ANAHEIM -- The Angels didn't know what to expect when they acquired Parker Bridwell from the Orioles in exchange for cash considerations back in April.
"None of us ever saw him throw a ball," Angels manager Mike Scioscia said. "We had heard about him, but I know that [general manager] Billy Eppler was excited when we had an opportunity to get him, because he saw the upside, and you're seeing that right now."
Bridwell, 25, flashed the potential he bears and that the Angels hope to fully uncover during their series-clinching 3-2 win over the Red Sox on Sunday afternoon. The right-hander tossed a career-high seven innings, holding Boston to just two runs on five hits and one walk.
He struck out three batters, but for what he lacked in strikeouts, he made up for in efficiency; Bridwell needed just 78 pitches (55 strikes) to work the most innings he's ever managed in his career.
"If I just execute pitches," said Bridwell, "they'll go that way most of the time."
Rightfully, the rookie pitcher's confidence is growing. Bridwell has been charged with just four runs across 19 1/3 innings in his last three starts (1.86 ERA). He's relinquished two or fewer runs in five of his last six outings.
"He's figured some things out," Scioscia said. "I think he's made some great adjustments, and uses his experience to move forward."
Sunday is a prime example. With the game tied at 1 in the sixth, he threw a 91-mph, first-pitch fastball over the heart of the plate to Hanley Ramirez, who took it a projected 434 feet out of the yard, per Statcast™, giving the Red Sox a 2-1 lead.
"I've got to stop doing that at the end of my outings," said Bridwell, ranked as the Angels' No. 10 prospect. "It's a pattern now."
Trial by error, however, has served him well. To this point, Bridwell's trial runs have bred success along with a budding maturity that's not only apparent on the mound, but also increasingly evident in how he carries himself in the clubhouse.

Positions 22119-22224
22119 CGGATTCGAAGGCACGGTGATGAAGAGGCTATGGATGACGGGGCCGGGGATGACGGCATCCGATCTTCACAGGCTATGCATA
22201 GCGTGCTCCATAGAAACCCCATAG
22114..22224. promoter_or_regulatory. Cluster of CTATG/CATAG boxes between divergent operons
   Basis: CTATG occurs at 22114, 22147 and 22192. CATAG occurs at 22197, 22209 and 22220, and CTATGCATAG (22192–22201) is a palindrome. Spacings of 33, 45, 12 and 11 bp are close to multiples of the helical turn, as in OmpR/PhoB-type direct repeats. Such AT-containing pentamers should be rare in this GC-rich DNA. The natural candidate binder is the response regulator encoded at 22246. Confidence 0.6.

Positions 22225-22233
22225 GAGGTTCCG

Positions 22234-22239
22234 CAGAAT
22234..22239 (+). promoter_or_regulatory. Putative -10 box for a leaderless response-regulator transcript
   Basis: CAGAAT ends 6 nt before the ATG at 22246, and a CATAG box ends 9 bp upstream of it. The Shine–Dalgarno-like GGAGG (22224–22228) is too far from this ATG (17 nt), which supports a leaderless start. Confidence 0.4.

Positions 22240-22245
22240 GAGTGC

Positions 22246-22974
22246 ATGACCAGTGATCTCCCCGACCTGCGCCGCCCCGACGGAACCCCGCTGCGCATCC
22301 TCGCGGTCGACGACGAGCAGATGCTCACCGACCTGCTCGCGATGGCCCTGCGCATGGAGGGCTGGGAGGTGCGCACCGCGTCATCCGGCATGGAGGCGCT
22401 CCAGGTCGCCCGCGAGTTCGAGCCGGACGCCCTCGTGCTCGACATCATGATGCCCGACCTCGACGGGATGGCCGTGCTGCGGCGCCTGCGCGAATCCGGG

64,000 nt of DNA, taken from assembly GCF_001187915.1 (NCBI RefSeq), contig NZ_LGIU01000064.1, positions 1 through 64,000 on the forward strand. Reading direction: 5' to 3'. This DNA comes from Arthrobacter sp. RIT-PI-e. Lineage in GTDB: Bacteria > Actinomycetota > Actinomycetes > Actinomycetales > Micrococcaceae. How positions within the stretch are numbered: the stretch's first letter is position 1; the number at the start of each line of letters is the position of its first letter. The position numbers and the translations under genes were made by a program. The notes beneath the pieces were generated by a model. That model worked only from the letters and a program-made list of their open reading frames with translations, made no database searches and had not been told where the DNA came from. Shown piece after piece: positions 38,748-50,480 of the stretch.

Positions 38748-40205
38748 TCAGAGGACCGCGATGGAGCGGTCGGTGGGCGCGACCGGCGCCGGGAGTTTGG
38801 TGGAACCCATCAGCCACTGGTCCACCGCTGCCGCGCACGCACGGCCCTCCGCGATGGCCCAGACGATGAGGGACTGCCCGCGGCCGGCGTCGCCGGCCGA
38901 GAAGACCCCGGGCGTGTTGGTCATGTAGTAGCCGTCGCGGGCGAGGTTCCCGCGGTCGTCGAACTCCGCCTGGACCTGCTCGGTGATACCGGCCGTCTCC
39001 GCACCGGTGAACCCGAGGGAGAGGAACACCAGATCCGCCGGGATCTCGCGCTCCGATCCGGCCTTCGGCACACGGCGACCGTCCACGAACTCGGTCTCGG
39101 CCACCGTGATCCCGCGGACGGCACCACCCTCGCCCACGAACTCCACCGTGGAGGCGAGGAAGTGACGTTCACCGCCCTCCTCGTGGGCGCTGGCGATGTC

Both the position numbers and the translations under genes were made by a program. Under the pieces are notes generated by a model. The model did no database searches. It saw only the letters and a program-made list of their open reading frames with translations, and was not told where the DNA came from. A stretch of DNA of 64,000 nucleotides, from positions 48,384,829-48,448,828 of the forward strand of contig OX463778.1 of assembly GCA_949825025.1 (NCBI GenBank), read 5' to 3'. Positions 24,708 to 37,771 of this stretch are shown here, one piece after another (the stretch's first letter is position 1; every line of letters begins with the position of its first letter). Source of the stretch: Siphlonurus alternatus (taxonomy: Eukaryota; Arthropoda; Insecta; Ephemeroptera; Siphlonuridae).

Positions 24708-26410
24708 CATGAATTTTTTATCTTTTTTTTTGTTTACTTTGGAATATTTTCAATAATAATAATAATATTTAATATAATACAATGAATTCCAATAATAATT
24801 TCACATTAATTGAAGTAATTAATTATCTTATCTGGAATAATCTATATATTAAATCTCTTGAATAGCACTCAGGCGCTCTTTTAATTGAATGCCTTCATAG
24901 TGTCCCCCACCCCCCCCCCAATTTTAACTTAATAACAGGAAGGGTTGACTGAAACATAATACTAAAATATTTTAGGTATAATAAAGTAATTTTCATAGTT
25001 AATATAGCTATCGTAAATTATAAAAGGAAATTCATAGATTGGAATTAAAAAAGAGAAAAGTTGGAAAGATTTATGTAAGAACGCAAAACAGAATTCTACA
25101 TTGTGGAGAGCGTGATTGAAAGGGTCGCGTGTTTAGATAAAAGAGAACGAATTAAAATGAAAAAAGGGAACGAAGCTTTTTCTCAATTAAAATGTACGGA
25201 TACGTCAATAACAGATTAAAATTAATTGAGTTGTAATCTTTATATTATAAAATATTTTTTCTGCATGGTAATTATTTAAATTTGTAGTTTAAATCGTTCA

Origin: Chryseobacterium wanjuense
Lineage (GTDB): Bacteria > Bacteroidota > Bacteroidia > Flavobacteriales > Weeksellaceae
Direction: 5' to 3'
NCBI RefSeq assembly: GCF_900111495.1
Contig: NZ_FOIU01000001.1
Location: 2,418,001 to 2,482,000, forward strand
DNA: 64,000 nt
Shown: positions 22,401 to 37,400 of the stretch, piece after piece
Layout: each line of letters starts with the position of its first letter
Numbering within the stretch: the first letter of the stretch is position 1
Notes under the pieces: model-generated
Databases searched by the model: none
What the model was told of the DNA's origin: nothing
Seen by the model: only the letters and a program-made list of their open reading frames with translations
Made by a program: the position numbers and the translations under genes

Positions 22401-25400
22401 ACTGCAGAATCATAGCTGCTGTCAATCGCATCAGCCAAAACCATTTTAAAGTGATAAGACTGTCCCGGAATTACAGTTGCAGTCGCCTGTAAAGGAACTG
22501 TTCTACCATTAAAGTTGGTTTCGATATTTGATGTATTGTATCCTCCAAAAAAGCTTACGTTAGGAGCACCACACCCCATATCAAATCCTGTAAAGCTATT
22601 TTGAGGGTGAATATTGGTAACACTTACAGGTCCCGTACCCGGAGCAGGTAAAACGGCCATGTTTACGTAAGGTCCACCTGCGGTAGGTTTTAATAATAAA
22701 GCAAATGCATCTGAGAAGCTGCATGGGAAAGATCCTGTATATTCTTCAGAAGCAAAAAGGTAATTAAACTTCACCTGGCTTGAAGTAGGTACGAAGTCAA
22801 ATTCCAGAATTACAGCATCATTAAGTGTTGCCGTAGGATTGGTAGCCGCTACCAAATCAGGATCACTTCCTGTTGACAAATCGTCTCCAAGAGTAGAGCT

His mentality after both good and bad performances, he says, is to live in the moment, resembling that of some of several veteran pitchers on the team.
"You always feel good about an outing that you do good in, but it's baseball, and it's a humbling game, so you can't really look at the good ones too much," Bridwell said. "I'll enjoy this one for the day on the plane, and then tomorrow I'll get started for my next start."
A level head and a clean slate is what the trade to the Angels has provided Bridwell. The results have been encouraging to say the least: In seven starts and one relief appearance he's 4-1 with a 3.09 ERA.
"I think it's just I've got a clear mind and a fresh start," Bridwell said. "I think me being traded was a good thing for my career. I just wanted to pick up and get going with them."
Each start has offered more insight into what kind of pitcher the Angels have in Bridwell. Scioscia said he sees a young right-hander whose best skill is his willingness to attack the zone, who can generate late movement on his pitches and locate the ball well.
"I think as he gains confidence, you're seeing a guy that's getting an opportunity to do something," Scioscia said. "He's kind of learning on the fly how to be a Major League pitcher. This kid's got great makeup. He's not afraid to go out there and challenge hitters, and he's making good pitches and getting good results."
Bridwell, who says he's growing more confident each day, is simply hoping to build on what he's set as the foundation for what he and the Angels hope is a grand career.
"Happy with the way it's started," Bridwell said, "just need to keep going."